BUSINESS
July 21, 2005 | FROM INQUIRER WIRE SERVICES
Eastman Kodak Co. yesterday posted its third straight quarterly loss and said it would lay off up to 10,000 more people because its film business was declining much faster than the company had anticipated. The latest cuts will be in addition to the 15,000 positions it said it would eliminate in a 2004 announcement. After the job cuts and with additions from acquisitions, the company's workforce will be nearly 50,000. The layoffs come as the firm that turned picture-taking into a hobby for the masses navigates a tough transition from film to digital photography.
ENTERTAINMENT
December 17, 2013
WITH BEING a real-life Cosby kid come the inevitable questions: What's Bill Cosby up to? What does he think about Temple University's controversial decision to cut its track-and-field program? Did you catch his recent appearance with Jon Stewart on Comedy Central's "The Daily Show"? Does Bill still eat Jell-O pudding? No, I didn't ask his daughter that. It wouldn't have mattered if I did, though, because Erinn Cosby, 46, wouldn't have gone there with me anyway. When we chatted last week by phone, she politely declined to answer questions about her uber-famous dad. Erinn, the second oldest of Cosby's four daughters, preferred to steer away from the personal and instead focus on her photography exhibit at Art Sanctuary, called "The Extension of Beauty," which runs through Jan. 31. It's a spin-off of a popular exhibit of Erinn Cosby's work that Art Sanctuary staged in May as part of the 29th annual Celebration of Black Writing.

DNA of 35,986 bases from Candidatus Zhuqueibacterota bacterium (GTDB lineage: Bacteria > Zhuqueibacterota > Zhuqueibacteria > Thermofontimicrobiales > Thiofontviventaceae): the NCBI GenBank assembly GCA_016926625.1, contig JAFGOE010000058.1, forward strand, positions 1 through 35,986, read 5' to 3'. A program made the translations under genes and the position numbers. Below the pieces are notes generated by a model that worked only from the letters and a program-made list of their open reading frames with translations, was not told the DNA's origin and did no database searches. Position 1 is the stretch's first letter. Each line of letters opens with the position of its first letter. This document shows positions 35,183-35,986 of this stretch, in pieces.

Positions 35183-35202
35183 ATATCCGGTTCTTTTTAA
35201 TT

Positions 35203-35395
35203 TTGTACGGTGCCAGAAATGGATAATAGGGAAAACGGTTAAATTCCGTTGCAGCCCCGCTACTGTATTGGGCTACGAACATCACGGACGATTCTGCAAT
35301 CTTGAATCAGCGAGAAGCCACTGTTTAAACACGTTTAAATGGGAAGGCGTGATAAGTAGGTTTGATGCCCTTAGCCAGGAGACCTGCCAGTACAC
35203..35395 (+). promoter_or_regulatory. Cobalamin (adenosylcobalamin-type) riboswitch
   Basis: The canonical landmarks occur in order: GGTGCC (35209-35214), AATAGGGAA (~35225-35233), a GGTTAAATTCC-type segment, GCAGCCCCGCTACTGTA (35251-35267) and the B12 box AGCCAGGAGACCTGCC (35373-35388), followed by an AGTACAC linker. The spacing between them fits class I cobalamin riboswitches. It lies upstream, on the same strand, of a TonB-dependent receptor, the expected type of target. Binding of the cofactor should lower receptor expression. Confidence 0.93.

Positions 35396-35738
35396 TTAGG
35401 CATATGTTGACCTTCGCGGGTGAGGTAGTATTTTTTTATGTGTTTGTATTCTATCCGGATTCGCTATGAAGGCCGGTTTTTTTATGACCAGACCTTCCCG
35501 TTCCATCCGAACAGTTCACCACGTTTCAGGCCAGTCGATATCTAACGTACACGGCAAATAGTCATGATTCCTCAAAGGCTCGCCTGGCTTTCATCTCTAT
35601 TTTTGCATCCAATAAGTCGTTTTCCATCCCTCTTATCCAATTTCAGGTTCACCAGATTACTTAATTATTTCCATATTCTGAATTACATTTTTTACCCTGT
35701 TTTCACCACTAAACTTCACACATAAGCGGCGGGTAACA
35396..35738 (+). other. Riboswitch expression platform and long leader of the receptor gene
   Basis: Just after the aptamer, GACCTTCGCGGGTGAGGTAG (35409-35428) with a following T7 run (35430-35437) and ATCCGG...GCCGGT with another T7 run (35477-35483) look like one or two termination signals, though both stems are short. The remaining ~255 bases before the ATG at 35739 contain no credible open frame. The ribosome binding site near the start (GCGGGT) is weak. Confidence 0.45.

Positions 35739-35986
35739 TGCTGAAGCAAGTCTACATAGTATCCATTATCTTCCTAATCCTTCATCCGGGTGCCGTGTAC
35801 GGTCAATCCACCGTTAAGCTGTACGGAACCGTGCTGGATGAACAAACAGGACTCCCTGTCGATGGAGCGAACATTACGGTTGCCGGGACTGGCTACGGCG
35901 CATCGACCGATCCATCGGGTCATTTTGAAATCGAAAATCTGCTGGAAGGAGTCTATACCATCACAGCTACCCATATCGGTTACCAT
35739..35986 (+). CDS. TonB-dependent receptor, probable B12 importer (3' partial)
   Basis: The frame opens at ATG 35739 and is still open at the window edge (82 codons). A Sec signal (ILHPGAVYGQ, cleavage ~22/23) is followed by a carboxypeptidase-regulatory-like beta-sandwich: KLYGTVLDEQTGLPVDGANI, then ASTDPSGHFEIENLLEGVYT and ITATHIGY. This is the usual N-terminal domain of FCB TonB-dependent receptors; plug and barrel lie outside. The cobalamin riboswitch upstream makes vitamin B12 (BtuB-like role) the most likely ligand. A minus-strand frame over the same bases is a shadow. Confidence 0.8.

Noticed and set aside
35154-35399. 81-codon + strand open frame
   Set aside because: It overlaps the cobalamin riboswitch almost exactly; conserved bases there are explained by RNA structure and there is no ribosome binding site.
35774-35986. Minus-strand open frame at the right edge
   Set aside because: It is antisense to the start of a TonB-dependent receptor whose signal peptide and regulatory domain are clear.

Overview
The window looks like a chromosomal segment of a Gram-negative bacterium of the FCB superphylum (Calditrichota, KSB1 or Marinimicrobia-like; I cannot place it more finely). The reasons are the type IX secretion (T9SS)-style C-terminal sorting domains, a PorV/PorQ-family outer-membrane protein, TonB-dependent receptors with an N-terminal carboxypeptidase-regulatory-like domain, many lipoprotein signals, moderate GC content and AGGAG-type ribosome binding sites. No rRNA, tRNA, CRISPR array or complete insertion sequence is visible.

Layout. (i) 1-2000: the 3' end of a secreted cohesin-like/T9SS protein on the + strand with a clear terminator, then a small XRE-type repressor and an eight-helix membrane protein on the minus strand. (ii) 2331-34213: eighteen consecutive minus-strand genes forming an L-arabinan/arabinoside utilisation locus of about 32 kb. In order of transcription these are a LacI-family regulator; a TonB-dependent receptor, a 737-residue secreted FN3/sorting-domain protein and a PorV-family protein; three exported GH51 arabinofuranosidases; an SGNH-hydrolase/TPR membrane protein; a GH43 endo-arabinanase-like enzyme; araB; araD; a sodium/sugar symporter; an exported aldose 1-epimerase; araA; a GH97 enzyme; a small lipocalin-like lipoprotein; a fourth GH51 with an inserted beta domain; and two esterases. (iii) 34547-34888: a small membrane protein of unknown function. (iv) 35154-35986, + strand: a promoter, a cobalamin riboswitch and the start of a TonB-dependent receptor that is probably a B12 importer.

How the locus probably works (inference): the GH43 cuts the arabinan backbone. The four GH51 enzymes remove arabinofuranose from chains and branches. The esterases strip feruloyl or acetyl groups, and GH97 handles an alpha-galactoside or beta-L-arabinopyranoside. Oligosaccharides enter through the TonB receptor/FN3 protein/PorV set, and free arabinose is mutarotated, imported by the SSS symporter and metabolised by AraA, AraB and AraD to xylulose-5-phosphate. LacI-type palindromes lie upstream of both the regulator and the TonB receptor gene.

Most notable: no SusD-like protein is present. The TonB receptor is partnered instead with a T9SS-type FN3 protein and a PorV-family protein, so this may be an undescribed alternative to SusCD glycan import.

NEWS
October 29, 1995 | By Louise Harbach, INQUIRER CORRESPONDENT
To the 526 students in the Medford Lakes School District, the 52 new computers are better than pencils and crayons. To their teachers, they are an integral part of the curriculum. To members of the school board, they are a valuable community resource. For the first time, all students in the K-8 district have daily access to computers, thanks to a $200,000 state grant, School Superintendent Debra Bruner said. Two years ago, the state Department of Education awarded the district the funds, in part because of a steep drop in regaulr state aid. Since the funds could be used only for new teaching initiatives, the school earmarked them for portable computers and for a computer lab to be housed in the former typing lab at the Neeta School, one of two schools in the district.